We’ve all heard the stories of major data breaches caused by malicious outsiders and disgruntled employees looking for revenge. We also know that many malicious attacks are driven by insiders. But, there is a much more sinister force at work…a complete and total lack of common sense. That’s right, many of the security and data breaches IT staffers combat daily are caused by people (IT included) who don’t think about what they’re doing.
Over the years, I’ve heard countless stories of companies keeping passwords on a spreadsheet to share with the entire IT staff, with no accountability; people leaving computers open and unattended in public areas or writing their passwords on post-its for anyone to see. I once even heard of someone with high-level government clearance leaving his laptop open in a public parking lot. Although these actions may seem inconsequential, they can all lead to major security breaches that can cost millions in dollars spent and reputation/brand loss.
I’ve been in the security software industry for many years. My company focuses on privileged identity management. So it kills me every time I get a call from a potential customer telling me that they suffered a breach because of a lack of common sense and need our help to get things back under control.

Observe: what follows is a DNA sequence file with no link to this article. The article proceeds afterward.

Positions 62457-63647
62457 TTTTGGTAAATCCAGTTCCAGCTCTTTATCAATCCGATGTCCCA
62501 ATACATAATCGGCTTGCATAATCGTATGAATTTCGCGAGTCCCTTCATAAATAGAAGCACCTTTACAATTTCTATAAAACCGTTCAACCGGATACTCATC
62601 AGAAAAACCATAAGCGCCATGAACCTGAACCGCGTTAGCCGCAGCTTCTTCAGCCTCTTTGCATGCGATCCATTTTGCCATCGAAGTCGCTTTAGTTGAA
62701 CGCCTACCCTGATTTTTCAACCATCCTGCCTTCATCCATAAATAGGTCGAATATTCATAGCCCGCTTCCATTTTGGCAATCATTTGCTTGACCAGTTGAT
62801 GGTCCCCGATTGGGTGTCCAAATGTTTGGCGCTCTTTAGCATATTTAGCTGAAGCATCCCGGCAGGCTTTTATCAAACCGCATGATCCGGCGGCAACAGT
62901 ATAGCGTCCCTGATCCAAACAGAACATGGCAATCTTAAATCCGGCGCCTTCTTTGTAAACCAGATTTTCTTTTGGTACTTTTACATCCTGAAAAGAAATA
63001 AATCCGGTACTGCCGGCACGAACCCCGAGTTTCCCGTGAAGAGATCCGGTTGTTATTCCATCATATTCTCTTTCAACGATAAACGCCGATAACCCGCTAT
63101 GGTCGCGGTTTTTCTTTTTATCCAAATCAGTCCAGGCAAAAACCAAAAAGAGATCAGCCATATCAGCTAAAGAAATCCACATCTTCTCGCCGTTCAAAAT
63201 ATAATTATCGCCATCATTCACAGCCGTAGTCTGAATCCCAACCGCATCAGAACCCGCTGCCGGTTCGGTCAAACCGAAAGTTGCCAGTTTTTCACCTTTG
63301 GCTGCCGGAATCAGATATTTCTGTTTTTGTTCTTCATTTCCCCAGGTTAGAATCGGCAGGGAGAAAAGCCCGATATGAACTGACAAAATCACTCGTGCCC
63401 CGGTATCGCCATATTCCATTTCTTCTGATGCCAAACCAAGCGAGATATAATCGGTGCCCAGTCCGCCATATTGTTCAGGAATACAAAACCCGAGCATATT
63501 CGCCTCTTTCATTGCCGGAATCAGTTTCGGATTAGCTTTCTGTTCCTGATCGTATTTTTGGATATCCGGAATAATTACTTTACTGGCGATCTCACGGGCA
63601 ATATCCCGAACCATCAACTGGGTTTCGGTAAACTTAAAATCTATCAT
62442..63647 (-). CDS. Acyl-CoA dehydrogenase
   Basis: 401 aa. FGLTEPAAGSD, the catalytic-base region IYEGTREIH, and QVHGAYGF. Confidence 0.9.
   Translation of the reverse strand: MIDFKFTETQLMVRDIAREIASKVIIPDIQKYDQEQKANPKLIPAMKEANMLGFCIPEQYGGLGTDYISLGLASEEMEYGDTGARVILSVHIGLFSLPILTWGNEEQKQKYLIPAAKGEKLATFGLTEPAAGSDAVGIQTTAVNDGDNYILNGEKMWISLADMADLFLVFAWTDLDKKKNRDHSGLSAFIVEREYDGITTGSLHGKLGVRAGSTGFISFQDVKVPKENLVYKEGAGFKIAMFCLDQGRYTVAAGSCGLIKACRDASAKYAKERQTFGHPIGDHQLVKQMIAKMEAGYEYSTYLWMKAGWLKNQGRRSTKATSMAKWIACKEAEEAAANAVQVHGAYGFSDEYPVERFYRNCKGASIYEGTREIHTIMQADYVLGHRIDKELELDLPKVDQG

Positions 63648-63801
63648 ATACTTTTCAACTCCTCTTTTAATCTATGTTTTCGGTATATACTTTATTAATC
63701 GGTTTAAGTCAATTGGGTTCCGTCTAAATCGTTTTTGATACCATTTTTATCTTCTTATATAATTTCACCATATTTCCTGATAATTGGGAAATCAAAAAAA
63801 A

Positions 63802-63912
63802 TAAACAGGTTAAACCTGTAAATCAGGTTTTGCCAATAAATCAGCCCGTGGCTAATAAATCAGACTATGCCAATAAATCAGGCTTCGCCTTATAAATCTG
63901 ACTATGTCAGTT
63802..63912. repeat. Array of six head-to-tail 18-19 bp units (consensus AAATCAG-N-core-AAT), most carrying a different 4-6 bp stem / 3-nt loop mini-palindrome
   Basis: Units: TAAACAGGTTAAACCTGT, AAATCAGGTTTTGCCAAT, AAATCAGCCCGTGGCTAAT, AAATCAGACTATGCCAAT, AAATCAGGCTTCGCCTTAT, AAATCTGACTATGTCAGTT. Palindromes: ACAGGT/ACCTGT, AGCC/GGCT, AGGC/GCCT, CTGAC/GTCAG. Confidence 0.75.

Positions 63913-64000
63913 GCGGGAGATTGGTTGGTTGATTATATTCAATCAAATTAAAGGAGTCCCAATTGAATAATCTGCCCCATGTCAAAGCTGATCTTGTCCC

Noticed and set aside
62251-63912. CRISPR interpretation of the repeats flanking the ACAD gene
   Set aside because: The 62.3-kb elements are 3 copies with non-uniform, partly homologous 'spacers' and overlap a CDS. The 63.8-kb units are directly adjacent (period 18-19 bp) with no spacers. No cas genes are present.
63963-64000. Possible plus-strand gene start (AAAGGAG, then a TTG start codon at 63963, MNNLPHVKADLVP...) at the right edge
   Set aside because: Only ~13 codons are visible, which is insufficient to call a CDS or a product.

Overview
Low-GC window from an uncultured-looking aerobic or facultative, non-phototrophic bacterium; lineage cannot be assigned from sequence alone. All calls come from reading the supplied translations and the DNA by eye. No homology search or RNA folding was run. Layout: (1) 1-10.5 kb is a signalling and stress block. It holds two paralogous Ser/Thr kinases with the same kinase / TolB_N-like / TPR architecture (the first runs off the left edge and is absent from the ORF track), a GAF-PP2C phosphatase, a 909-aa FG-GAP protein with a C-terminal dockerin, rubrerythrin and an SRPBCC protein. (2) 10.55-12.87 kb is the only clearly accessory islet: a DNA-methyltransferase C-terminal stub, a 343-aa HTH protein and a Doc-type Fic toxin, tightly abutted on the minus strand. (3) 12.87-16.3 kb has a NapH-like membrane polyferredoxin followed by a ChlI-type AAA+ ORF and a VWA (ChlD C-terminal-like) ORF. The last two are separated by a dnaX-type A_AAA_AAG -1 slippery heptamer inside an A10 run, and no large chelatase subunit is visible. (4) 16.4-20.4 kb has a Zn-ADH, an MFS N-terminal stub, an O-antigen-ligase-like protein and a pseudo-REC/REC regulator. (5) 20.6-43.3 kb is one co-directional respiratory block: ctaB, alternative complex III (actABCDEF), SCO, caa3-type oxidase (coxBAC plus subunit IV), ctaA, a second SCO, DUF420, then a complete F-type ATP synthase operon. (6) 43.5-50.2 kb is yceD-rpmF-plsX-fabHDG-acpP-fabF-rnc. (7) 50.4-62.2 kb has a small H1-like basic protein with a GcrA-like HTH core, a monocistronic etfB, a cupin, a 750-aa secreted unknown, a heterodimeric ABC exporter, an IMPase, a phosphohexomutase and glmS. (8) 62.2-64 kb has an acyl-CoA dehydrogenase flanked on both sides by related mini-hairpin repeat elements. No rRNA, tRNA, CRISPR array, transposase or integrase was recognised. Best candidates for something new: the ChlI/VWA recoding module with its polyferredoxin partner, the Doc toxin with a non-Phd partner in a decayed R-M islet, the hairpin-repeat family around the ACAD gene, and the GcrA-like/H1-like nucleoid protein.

I often ask myself, why are people not using the common sense they were born with? I think it’s because they’re busy. They let “minor” security infractions go to the way side because they are not being held accountable or because it’s easier than doing things right.
Someone did not use the common sense to change a default password.
Someone left invaluable corporate information open on a desktop while they made a Starbucks run.
Now their company could face serious consequences.
Implement a Security Policy
It is vitally important, regardless of how big or small a company is to have security policies and procedures in place to hold employees accountable for their actions (or in many cases lack thereof). Executives at every level should know these policies and know what questions they should be asking. Moreover, privileged account passwords should not be shared, nor should one IT person have total access to your network. Put the policies in place to enforce security provisioning. Put the processes in place to require frequent changes to passwords across the organization. And, most importantly, enforce the rules and regulations with consequences.
Don’t be one of those organizations who calls after an incident has happened. At that point it may already be too late. Use your common sense, be proactive and be prepared.
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